Some recent manga I’ve read:
Land of the Blindfolded – I was glad that I’d read David’s review of this title, so I knew that around half of this book centers on the main story of two teens with complimentary psychic powers. There are two back-up stories, and one called “After the Festival” is great. In the main storyline Kanade can see into the future, while Arou can see the past. They strugle with having knowledge of things hidden to other people — should they intervene in others’ lives based on what might happen in the future, or take advantage of knowing the past? Based on the author’s note, it looks like Land of the Blindfolded was originally going to be a one-shot story but was extended into a full-length series. I agree with David that the story isn’t as well developed as it could be, but hopefully things will settle down further in later volumes.
I’ve read Princess Mermaid, so Hansel and Gretel (amazon) is the second work of Junko Mizuno’s that I’ve read. Gretel is a brash and aggressive girl who always seems to have her sword handy, even in the bath. Hansel is her timid and brainy brother whose natural voice is so loud he has to wear a can strapped to his face in order to muffle it. As befitting an adaptation of Hansel and Gretel, food is a central plot element. Hansel and Gretel’s parents run a store, but they have a unique way of getting food supplies. They visit a garden where women shake produce out of their hair, a mine is the source for baked goods, and I’m not going to say what happens when they visit a giant talking pig! But one day a melevolent force appears, and suddenly the suppliers stop sending food to Hansel and Gretel’s parents. Everyone seems to be a bit zombie-like, and what’s up with their glowing red eyes? People begin to starve, and there are rumors flying about a wonderful place in the mountains called “Foodland.” Soon the town begins to empty out and Hansel and Gretel are left on their own to unravel the mystery. Mizuno’s cute and stylized art style combines with a surreal storyline to produce a unique fairy tale. The book comes with free stickers in the back. There’s plenty of nudity too. I wonder if that’s why so few libraries have this in their collections?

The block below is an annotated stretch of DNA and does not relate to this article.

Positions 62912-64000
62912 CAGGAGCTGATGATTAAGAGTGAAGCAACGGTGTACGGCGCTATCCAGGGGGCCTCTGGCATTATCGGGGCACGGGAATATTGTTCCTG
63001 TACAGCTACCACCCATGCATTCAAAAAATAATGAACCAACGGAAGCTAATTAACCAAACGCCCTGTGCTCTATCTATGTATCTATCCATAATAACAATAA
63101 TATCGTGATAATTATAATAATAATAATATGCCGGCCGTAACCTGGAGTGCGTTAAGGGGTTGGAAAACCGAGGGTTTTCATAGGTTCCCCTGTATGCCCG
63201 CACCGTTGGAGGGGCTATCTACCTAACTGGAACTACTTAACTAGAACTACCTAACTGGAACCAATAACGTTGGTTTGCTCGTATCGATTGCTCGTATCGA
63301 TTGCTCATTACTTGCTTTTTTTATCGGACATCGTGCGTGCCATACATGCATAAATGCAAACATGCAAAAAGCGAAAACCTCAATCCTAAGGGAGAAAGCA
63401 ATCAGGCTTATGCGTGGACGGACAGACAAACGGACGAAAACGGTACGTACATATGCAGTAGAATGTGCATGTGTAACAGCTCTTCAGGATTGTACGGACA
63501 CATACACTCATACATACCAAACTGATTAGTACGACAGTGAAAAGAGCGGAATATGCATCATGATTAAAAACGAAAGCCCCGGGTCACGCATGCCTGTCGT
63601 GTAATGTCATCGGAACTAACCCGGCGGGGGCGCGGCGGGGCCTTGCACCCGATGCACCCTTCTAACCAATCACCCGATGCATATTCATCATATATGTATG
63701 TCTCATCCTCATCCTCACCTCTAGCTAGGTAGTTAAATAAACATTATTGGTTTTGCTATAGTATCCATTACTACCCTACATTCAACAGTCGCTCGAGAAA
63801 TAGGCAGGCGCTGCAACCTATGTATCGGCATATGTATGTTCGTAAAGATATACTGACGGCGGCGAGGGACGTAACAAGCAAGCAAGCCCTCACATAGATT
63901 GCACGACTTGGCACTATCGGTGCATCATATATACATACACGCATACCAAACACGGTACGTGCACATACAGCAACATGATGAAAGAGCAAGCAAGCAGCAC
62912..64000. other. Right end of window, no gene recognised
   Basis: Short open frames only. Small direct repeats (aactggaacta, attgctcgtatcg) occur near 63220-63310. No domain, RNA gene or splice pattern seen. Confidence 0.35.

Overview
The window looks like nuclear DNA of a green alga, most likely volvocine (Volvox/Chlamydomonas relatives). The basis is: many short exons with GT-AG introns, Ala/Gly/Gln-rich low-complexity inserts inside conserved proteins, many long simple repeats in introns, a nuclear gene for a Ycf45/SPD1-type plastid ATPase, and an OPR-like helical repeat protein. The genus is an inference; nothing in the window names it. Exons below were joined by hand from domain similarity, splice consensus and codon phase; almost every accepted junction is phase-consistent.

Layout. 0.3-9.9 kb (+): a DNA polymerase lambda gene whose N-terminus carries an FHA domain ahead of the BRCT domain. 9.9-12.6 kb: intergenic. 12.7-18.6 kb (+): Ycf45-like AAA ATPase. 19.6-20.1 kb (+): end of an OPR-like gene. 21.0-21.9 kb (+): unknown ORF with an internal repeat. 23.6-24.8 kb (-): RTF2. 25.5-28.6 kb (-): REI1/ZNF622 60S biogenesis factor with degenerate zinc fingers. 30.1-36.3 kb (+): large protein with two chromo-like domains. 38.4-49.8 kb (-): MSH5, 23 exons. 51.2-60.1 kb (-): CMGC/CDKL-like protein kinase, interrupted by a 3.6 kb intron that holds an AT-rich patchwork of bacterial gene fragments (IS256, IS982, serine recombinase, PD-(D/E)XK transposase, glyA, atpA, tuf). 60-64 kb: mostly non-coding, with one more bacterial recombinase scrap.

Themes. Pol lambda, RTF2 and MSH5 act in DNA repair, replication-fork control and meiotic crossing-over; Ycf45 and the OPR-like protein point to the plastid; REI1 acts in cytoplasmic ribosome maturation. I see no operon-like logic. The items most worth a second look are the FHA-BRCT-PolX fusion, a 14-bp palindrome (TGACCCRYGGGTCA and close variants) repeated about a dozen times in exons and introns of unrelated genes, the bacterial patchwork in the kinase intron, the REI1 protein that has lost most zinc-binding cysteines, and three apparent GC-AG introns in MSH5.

I decided to buy Madara when it was on sale for around $3.50, I usually am not a big fan of shonen manga but I figured I would give it a try. Madara grows up in a peaceful village, but every year on his birthday his mechanical limbs (called gadgets)need to be replaced. He was born with great power, but his true body was cut up and scattered among the generals of an evil emperor. To fulfill his destiny, blah blah blah, he must defeat his enemies and recover his missing body parts! Only then will he be able to lead humanity to the promised land!
Um, can you tell that I’m less than enthused about this title? One thing that amused me was all of Madara’s enemies have animal characteristics. So the main evil guy that Madara needs to kill resembles the most evil animal of all…..a bunny There’s fanservice, slapstick moments, and much fighting. I think that usually for me to like shonen manga I have to find the characters charming (Rurouni Kenshin), be intrigued by plot and the world the characters inhabit (Trigun), or it has to be about tennis (Prince of Tennis). Since Madara has none of these things, I won’t be picking up later volumes.